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Stories of Children's Pain

Stories of Children's Pain
Linking Evidence to Practice

May 2014 | 272 pages | SAGE Publications Ltd
Working with a child in pain is difficult, unavoidable and especially challenging when the child cannot explain what they are feeling. In this important book, Bernie Carter and Joan Simons bring together experience, evidence and research to deconstruct the topic and present the reality of children's pain.

Each chapter starts with a personal story from a child, a family member or a healthcare professional. The stories are drawn from a wealth of original research, and focus the reader on the individual child and their family. The chapter then goes on to introduce the relevant research, theory and implications for practice, so health professionals can use the evidence to support compassionate, child-centred care.

Among the topics addressed are:

- Ethical dilemmas

- Assessing pain

- Working in different settings

- Inexplicable pain

It is valuable reading for any healthcare student or professional working with children of all ages.

Managing Neonatal Pain
Advice on Discharge
Managing Procedural Pain
Pain in Sickle Cell Disease
Parents Managing their Children's Pain
Existential Pain and the Importance of Place and Presence
Managing Pain in PICU
Assessing and Managing Pain in a Child Who is Cognitively Impaired
Fear, Pain and Illness
Acute Pain Developing into Chronic Pain
Language, Metaphor, Imagery and the Expression of Pain
Minor Injury, Acute Pain, Wounds and What Really Hurts
Nonpharmacological Methods of Pain Relief
Neuropathic Pain
Organisational Imperatives and Individual Responsibility to Avoid Poor Pain Management

‘This excellent, evidence-based book will help practitioners personalise children’s pain in age-appropriate and family-centred ways. Every nurse that has contact with neonates and children should read it and take note.’ 

Professor Jane Noyes, Chair in Health Services Research and Child Health, Bangor University and Visiting Professor of Child Health, University College Dublin

Carter and Simons frame their thorough discussions of the evidence-based literature on pain within extended first-person stories of the children themselves, their families, and the nurses struggling to provide good care. Real people with fears, frustrations, and losses are never subsumed into that abstract entity called "patients". Carter and Simons make a clear case for how much pain matters in treating illness, and why personal caring makes all the difference in treating pain.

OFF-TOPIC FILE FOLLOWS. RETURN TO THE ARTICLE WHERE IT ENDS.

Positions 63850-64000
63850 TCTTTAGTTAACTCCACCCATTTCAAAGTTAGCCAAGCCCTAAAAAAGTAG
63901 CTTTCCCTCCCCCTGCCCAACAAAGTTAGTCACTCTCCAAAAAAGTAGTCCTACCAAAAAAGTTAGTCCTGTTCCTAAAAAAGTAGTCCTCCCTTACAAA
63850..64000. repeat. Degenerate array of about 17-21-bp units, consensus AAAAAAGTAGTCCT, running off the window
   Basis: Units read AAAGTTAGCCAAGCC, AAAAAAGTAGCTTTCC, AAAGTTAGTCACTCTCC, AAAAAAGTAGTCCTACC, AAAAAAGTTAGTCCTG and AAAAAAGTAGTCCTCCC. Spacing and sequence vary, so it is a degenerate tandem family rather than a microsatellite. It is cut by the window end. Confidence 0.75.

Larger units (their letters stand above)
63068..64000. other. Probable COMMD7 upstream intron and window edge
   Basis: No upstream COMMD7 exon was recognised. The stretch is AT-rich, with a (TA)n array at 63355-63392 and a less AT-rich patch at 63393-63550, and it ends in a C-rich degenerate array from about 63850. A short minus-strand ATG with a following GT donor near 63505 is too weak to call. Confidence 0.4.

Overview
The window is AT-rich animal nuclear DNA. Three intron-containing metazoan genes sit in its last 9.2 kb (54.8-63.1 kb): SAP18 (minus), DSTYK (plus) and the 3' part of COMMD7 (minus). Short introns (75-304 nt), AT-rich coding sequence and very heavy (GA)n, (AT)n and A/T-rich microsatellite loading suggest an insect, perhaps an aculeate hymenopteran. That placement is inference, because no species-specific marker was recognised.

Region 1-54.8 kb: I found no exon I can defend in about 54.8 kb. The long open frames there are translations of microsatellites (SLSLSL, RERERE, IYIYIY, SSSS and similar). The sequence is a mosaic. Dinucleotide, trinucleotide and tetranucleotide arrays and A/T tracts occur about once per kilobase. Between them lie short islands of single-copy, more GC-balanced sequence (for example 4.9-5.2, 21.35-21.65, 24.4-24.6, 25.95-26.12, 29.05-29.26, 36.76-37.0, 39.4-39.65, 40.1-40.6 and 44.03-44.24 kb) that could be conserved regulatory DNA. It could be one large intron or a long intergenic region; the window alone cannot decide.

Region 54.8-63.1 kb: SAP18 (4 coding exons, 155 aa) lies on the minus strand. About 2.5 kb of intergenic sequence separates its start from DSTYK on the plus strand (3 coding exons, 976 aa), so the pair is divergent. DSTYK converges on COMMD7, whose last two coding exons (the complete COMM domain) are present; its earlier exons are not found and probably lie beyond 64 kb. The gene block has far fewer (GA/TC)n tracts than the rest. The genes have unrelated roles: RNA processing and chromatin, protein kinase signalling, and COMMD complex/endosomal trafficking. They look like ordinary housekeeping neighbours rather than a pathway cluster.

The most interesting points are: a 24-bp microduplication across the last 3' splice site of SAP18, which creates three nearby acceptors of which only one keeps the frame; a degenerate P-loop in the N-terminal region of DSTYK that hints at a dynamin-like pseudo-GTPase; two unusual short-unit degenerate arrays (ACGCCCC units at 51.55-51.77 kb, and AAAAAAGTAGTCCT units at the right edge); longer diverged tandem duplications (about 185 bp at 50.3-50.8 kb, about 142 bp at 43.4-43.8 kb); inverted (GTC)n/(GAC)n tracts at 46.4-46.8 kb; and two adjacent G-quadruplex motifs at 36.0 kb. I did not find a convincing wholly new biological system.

Arthur W. Frank, Professor Emeritus, University of Calgary, author of The Wounded Storyteller and Letting Stories Breathe

An inspiring and comprehensive book!

Dr Gianina-Ioana Postavaru
Psychology, Bishop Grosseteste University
October 4, 2016

Utilised as recommended reading - but not as a required text as too specialised for undergraduate nursing course. Very useful for post graduate study and have requested library copies

Miss Kirsten Gunn
Nursing, Christchurch Polytechnic Institute of Technology
February 24, 2016

An excellent book that links the theory and research of pain to real situations with children and families. The range of scenarios and types of pain covered and the holistic nature of care discussed makes this an excellent resource for students and practitioners in various healthcare roles and settings.

Maggie Doman
Nursing , Plymouth University
January 20, 2016

This book is a fantastic resources for student nurses. The use of case studies throughout the book give students a real focus. I will definitely recommend this book to adults on the child branch programme but also to colleagues working as registered nurses within complex needs.

Miss Nicola Fielding
School of Nursing and Midwifery, University of Plymouth
December 10, 2015

The accessibility of this book makes it ideal for students new to the principles that guide the care of a sick child. Moreover, it provides insider perspectives that I know students will find inspiring, and heart wrenching and that will thereby enhance their practice as future carers of children with medical needs in mainstream settings.

Pamela Dewis
Early Childhood, Sheffield Hallam Univ.
April 17, 2015

Will add this to the reading list for students from the child branch but also for adult branch students to raise awareness and sensitivity

Mrs Beryl Cooledge
School of Healthcare Sciences, Bangor University
March 23, 2015

This is a valuable book for children's nurses and has been needed for a long time. At last we are taking more notice of the children in our care instead of relying on their families to tell us how their child feeels.

Mrs Izzy Bowles
Faculty of Health and Wellbeing, University of Cumbria
October 14, 2014

A lovely book which I shall add into both the health psychology module re pain and it's management and additonally the clinical modules. Thank you

Miss Taryn Gordon
School of Health Professions, Brighton University
August 20, 2014

Sample Materials & Chapters

Chapter One: Managing Neonatal Pain

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